MM : Have you had the feeling over the last months that you were fighting against a machinery that was too powerful for the means of the PJ?AR : I wouldn’t go as far as saying that. Firstly, we have never had insufficient means in this case, although it is certain that that the unreasonable international interest has multiplied the presumed sightings of the girl and the false leads to a level that would have been excessive for any police force in the world. Secondly, I am still not in possession of the truth, so I cannot make any moral opinions about this campaign. I do not have results yet, I do not know what happened that night.
MM : Did the British police suggest bringing the dogs, which ended up turning the investigation around by 180º?AR : They proposed it, yes, because they are very rare animals that we do not have and of great reliability. Although they do not give conclusive proof, the dogs enable use to explore another line of investigation.
MM : Do you think that this strange case will have a simple solution? Or do you believe that that will take new turns?AR : I have my ideas about this, but I cannot say anything about this. The only idea that I can transmit is that, whatever the meaning of what happened that night, it was a dramatic situation for those who experienced it.
MM : You have said that this is a difficult case. Have you been critical of the PJ?AR : There are many missing children cases in the world and sometimes nothing is known about them for years. But none of these cases has this external component, this social glow that gives it a fantastic almost unreal dimension..Any police force would be uncomfortable in such a scenario, with this excess of public exposure. You have to have very tight nerves in order to be systematic in these conditions. Now we are going to give the investigation a new impulse and also analyse fearlessly what we have done, not to judge or to criticise, but to try to understand indications that we perhaps did not understand correctly at the time.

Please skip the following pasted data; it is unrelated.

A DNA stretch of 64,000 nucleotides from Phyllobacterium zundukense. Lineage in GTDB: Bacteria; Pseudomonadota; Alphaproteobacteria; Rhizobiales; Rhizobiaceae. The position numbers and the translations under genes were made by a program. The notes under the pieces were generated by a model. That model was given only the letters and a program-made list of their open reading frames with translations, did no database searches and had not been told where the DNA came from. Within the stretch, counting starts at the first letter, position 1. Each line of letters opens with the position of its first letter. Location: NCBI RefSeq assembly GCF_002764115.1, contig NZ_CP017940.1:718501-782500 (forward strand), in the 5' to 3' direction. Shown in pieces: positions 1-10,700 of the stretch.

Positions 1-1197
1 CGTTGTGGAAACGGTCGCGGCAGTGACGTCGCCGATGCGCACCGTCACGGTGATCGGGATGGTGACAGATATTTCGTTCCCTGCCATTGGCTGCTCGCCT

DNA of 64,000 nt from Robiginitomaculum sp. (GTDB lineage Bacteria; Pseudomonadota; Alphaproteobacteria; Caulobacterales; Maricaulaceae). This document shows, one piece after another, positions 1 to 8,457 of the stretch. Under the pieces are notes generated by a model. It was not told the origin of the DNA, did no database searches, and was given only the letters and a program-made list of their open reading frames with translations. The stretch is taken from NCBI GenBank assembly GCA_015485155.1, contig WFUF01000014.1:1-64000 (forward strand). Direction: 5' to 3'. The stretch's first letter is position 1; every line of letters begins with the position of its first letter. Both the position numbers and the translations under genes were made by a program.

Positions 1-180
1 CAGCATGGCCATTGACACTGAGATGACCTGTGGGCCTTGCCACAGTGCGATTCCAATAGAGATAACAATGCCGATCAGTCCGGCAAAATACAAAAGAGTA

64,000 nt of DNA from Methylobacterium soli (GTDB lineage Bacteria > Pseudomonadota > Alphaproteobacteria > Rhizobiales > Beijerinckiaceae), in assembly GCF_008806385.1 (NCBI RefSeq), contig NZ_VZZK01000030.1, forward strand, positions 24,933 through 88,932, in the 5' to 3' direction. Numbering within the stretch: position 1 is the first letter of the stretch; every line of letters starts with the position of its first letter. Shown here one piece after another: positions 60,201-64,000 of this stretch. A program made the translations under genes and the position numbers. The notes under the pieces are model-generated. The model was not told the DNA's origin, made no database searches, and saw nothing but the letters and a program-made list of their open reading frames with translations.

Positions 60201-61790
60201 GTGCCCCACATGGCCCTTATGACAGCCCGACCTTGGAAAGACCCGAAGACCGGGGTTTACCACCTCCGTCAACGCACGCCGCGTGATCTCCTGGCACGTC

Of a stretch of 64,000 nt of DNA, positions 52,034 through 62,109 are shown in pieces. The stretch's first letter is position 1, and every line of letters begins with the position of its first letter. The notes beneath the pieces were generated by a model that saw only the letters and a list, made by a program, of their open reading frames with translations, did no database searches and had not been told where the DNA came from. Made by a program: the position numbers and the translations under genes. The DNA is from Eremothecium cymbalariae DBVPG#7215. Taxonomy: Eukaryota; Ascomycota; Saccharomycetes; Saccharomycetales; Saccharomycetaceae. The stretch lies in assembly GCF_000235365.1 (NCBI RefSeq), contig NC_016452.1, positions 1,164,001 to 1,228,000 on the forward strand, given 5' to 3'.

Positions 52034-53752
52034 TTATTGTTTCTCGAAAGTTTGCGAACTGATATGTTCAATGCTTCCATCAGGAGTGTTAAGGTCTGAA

MM : Did you ever imagine that you would become famous due to a case like this?AR : I will not become famous for this case. But I know the drama of the persons who have been close to it (he refers to Gonçalo Amaral). Therefore I know that wherever I go, even to far away places, everyone is talking about the case, it is always on the table.
MM : Is the PJ’s prestige in doubt?AR : No, neither that of Portugal or the Policía Judicial is in doubt. People will not stop coming to the Algarve on holiday because of this. Neither will the country’s image change. But all police forces in the world would like to resolve a case like this and resolve it well.
MM : Some people believe that the case will remain unsolved.AR : I hope to be able to close the case. We are not yet able to do so, but if we view the case from a distance, little time has passed. Many similar cases have taken longer and been resolved.. I think that this will also be the case here. We have an idea of what happened. I do not guarantee this, but I feel this will be the case.
MM : As regards the sending of a new team of investigators from Lisbon, what meaning does this have?AR : In the initial moment we made a large human investment in the case in order to discard all the leads that kept arising. Then a team of a half a dozen investgators was put into place, a normal dimension for similar cases. Now we have added a new structure of reflection in order to analyse the fundamental issues once again. Many investigations change during their course because this tends to help them advance. In the US, the FBI frequently does this. It helps to rethink, to see what was well evaluated, what was underestimated...
MM : How many men do you now have working on the ground?AR : More than a dozen.
MM : That would seem to be many.AR : This is not just any case: It was obvious from the first moment that this would not be an easy case.
MM : Do you say this because of the immediate presence of journalists in PdL? Or because of the involvement of the Foreign Office in the parents’ campaign?AR : I have never felt political pressure. And the British police have never been an obstacle. From the beginning they have been magnificent collaborators..
MM : But the spokespersons for the McCanns have strongly criticised the work of the PJ. …AR : Yes, but they talked with the family and the press, not with the police. And it must be understood that the British press also works in this way. They made unfair remarks but we cannot react to this on a daily basis and play ping pong, the PJ against the British press. We are not interested in this game: We have a different tradition to theirs, one of less communication and the judicial secrecy that restricts us.